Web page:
Life On The Other Side of Easter

Preached by Pr. Mike

Third Sunday of Easter 18 April 2010

(Acts 9:1-6 Psalm 30 Revelation 5:11-14 John 21:1-19)

So often we are told that breakfast is the most important meal of the day! Here’s a story that

 

reminds me this may just be true!

This is a love story between a father and his daughter. There were several children in this

family, but a girl came along later in life, and somewhere into her teenage years, her father

discovered that she liked a glass of chocolate milk with her breakfast. So gradually this grew

into a routine where several times a week, he would make a glass of chocolate milk and it was

there waiting for her when she came down for breakfast in the morning. This continued

through high school and even into college when she came home for holidays and the summer,

she would often find a glass of chocolate milk waiting for her in the morning. Even when

there might be a little disagreement the night before, the chocolate milk was always there.

The girl eventually graduated college, moved away, became engaged and was set to be

married, but then the engagement broke off and in her late 20s the girl—confused, heartbroken

and unsure—moved back home to try to pick up the pieces of her life. On the first

morning she was back in the old house, when she came down for breakfast, there she found a

glass of chocolate milk waiting for her. That breakfast, and so many others became moments

of healing, forgiveness and hope!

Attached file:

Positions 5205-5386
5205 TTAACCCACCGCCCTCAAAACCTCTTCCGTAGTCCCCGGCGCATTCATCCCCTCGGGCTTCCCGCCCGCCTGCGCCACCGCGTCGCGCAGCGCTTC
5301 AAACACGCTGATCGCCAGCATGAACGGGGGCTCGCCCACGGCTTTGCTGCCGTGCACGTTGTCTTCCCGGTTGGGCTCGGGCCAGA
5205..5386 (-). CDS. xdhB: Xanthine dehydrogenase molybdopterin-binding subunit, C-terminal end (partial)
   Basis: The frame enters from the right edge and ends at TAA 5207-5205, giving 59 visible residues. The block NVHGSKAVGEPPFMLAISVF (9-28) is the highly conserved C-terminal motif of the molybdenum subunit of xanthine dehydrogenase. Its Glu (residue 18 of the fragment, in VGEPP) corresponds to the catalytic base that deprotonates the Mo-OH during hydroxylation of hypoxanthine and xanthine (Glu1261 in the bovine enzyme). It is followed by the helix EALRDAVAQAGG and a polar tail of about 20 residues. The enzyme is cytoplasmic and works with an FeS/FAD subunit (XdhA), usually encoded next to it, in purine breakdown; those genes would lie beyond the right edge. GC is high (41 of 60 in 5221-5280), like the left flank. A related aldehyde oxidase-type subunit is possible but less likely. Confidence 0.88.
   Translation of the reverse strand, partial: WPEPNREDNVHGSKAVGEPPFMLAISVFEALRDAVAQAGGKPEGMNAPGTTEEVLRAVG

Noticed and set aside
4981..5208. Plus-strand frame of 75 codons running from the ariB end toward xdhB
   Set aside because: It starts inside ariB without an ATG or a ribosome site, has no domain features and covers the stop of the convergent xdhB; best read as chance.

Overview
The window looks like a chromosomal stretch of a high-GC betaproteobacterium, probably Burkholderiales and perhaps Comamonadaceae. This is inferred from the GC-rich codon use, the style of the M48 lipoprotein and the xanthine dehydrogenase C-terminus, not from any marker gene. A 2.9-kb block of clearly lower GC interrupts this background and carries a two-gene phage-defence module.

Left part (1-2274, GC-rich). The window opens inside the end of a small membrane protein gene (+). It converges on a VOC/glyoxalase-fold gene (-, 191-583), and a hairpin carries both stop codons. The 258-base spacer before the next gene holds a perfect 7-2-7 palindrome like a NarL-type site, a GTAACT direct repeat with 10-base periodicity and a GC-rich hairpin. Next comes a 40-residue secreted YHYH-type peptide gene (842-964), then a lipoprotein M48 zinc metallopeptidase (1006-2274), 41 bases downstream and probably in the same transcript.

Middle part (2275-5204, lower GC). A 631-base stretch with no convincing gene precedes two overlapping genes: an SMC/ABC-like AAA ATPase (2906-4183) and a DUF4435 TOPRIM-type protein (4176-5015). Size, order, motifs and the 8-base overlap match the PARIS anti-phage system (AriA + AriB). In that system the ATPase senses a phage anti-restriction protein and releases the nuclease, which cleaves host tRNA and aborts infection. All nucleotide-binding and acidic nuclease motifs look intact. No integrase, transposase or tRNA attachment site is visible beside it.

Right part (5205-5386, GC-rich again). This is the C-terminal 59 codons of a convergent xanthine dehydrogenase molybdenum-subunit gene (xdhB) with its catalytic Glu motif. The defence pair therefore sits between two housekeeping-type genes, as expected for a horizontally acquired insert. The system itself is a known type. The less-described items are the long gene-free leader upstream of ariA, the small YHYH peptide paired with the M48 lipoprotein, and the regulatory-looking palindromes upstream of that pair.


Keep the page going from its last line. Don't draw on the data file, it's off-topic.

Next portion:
easy, and very often we are tempted to go back to where we were, to what we were, and to

what we were doing before Easter came along and interrupted us with its power and its glory.

Clergy, quite frankly, most often rejoice that Easter is over and comes but once a year. I won’t

presume to speak for Mr. Braband, but musicians, I presume, mostly rejoice that Easter comes

but once a year. After all, who can maintain such a level of energy, much less such a level of

labor? Probably, the only people who lament the passing of Easter are the florists and the

candy-makers.

We all can finally get back to normal. All that Easter business is over and gone. The lilies are

finally taken out. We don’t have to think about it for another year. Except for those stray

pieces of candy no one likes, or if you’re waiting for the marshmallow peeps to get a little stale

before you eat them, the sweet remnants of Easter are gone.

But we’re not alone in this experience of “

Gospel reminds us the disciples must have felt the same way! In fact, in some ways, Easter was

much more boring for them! I guess they did get up for sunrise, but there was no ham dinner,

no Easter baskets, no fancy hats or special Easter clothing! No trumpets! No sermons! At

least not as far as I am aware!

I think it was more like, “let’s get back to normal, to life the way it’s supposed to be. Let’s get

back to business.”

Isn’t that the advice we give to friends who have just suffered the death of a loved one? Or

someone who’s just gone through any terrible loss? Come on, we can tolerate that crying, or

those eccentricities for only so long! Sure, we can send a sympathy card or a casserole and we

can call for the first week, but then the real advice comes: “It’s really time to get on with your